A large chunk of Palestinian artistic production concerned with the Palestinian cause derives its identity from the concept of poetic justice. This necessarily has to do with humanitarian purposes.
We have a new generation of artists, “smuggling” their political commitment through the same channels traditionally used by different kinds of authorities. This new generation of artists has emerged amid two existing groups: young artists who adopt a high dose of cynicism towards all that can be averted on the one hand, and the tragedy that documents the consequences through classical methodology, on the other.
If we are to trace the embodiment of the Israeli occupation in Palestinian art starting with Land Day, it is important to recall Edward Said’s seminal essay, Permission to Narrate. The article bestows a great significance upon telling and promoting historical facts by the oppressed as a pivotal reference for reclaiming individual stories and rewriting them in the brutal historical context.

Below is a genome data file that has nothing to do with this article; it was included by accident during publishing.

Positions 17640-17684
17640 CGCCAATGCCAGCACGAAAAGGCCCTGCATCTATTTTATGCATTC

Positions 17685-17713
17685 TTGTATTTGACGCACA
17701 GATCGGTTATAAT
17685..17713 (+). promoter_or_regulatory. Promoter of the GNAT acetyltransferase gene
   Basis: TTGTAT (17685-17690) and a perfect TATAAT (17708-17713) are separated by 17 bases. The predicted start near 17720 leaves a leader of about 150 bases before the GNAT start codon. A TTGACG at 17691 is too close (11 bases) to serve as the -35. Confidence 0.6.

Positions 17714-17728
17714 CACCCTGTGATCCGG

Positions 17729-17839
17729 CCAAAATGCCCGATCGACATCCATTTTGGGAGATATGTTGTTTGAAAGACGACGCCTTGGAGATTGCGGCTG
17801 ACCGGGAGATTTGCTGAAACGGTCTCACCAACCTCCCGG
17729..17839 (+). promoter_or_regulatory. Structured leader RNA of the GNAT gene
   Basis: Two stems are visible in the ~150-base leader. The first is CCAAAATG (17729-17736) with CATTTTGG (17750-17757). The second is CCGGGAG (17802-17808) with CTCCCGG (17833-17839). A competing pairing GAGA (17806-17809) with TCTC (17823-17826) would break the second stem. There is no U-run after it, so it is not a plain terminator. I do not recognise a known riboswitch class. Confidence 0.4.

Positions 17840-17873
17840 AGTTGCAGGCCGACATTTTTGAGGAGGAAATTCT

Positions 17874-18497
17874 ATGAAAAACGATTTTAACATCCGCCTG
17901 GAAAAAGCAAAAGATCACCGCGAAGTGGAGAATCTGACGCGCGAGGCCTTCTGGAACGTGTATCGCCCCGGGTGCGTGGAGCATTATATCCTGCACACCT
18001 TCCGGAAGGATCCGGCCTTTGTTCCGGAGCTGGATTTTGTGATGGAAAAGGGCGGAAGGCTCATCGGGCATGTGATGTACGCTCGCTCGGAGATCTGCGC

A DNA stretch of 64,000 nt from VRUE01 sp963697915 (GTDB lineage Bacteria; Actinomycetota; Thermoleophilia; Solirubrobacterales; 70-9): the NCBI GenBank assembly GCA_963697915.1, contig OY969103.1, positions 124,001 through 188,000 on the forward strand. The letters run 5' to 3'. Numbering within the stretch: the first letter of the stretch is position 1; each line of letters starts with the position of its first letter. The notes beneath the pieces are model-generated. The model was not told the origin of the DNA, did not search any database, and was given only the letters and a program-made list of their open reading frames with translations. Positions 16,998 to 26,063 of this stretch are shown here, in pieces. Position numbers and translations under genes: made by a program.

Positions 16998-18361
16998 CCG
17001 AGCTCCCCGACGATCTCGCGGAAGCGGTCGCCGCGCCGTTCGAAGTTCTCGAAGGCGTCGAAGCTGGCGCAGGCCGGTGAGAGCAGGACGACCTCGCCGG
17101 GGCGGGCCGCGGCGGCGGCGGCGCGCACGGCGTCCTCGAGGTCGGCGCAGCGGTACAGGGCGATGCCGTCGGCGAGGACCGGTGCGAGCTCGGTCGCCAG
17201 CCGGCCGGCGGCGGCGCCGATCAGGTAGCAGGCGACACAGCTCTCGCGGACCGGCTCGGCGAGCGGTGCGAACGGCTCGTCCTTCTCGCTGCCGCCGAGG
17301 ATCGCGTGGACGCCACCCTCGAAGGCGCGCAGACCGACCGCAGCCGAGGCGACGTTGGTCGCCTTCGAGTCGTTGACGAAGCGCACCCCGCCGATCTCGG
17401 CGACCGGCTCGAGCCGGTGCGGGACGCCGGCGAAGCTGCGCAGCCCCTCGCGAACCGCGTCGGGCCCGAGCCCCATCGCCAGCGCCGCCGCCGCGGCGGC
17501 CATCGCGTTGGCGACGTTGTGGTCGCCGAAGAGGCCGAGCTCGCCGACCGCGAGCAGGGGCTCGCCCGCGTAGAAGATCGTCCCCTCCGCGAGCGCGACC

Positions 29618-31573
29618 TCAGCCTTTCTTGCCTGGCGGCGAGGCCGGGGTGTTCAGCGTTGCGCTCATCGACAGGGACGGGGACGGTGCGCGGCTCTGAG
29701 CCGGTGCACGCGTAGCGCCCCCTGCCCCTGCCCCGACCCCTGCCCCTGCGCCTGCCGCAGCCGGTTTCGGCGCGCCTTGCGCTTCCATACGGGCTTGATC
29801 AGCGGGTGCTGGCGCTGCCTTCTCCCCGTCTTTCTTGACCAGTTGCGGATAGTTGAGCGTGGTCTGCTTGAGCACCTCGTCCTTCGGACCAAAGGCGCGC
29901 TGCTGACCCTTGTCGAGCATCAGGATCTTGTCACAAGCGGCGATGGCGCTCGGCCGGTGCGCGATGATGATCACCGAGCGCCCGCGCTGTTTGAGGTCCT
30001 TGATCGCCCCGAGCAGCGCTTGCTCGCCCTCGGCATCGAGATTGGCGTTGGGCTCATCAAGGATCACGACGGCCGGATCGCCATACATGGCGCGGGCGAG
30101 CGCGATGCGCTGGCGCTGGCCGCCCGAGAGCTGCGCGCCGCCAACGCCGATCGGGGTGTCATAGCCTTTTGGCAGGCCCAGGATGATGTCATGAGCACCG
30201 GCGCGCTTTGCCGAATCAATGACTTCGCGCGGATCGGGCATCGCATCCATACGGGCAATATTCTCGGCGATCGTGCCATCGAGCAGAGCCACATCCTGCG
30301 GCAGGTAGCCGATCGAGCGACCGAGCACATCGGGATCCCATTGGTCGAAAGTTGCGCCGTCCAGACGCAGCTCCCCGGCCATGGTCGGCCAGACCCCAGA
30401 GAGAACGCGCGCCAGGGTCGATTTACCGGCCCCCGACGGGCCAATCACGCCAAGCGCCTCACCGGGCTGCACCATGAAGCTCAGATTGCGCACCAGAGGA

As such, the works of Palestinian filmmaker Emily Jacir could be considered as a response to Edward Said’s plea when he writes: “Facts do not at all speak for themselves, but require a socially acceptable narrative to absorb, sustain and circulate them. Such a narrative has to have a beginning and end: in the Palestinian case, ahomeland for the resolution of its exile since 1948.”
Israel has stolen nearly 30,000 books from Palestinian libraries, homes and foundations. 6000 books are kept in the Israeli national library in Jerusalem and are classified as “abandoned property” and indicated with the letters “AP,” precisely like the homes whose Palestinian residents had been displaced.